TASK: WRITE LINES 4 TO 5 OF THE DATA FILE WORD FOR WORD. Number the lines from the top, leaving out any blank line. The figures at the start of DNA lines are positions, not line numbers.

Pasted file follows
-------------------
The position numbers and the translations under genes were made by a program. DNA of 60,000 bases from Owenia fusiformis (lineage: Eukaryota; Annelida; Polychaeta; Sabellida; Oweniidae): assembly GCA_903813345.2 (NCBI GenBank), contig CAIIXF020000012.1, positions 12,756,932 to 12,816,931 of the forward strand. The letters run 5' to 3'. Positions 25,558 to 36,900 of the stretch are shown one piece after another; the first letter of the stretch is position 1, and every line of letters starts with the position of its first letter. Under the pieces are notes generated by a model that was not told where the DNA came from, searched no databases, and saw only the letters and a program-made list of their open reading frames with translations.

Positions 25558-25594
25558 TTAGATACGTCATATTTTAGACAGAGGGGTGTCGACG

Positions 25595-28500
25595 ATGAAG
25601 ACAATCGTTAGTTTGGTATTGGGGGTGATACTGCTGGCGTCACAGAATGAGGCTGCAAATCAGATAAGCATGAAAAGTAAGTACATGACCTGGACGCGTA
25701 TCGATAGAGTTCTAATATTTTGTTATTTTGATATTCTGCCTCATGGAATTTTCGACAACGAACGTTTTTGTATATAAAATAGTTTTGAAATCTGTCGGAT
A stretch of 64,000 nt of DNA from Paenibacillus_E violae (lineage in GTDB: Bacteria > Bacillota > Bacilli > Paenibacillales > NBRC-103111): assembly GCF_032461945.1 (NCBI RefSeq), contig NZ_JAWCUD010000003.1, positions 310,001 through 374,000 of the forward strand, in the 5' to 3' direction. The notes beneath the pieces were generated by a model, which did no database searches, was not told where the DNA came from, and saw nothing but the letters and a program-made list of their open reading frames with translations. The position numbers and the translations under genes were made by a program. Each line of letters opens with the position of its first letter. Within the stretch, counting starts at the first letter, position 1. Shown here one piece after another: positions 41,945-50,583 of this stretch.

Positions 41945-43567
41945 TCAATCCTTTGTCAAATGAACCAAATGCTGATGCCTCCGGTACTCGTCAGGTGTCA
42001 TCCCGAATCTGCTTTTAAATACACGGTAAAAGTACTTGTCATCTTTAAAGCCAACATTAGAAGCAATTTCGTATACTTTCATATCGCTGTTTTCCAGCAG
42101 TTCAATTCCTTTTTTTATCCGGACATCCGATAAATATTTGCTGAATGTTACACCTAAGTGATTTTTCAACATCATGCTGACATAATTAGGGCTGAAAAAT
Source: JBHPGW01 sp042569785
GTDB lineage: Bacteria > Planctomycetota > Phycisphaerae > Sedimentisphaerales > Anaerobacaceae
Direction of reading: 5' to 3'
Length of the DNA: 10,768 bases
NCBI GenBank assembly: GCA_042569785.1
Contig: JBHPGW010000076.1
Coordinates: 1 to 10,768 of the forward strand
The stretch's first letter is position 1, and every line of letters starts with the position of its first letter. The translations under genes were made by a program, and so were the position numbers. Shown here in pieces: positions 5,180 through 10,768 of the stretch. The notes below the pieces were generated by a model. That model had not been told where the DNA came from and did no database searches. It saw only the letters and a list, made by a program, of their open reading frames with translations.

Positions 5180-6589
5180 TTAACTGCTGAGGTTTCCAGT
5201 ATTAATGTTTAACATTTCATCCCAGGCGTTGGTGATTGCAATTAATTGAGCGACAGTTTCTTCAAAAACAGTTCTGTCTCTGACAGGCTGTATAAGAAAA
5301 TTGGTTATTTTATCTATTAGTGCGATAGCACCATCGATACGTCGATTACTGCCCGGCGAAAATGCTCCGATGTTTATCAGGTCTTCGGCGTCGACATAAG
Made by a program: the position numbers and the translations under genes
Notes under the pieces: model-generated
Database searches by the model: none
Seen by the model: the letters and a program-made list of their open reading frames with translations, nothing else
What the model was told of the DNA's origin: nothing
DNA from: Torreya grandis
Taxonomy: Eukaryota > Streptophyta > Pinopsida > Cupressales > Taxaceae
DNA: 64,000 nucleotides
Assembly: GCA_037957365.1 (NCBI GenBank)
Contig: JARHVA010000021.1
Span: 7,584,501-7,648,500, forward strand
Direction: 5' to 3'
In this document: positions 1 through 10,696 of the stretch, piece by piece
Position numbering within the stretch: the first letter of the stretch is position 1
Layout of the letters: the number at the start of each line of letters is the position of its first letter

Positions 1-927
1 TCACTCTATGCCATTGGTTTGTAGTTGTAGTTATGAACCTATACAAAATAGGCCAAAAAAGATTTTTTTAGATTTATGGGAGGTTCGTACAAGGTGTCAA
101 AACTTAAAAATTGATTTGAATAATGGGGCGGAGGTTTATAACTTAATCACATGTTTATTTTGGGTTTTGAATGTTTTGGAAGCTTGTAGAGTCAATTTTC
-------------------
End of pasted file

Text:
Positions 25595-28500
25595 ATGAAG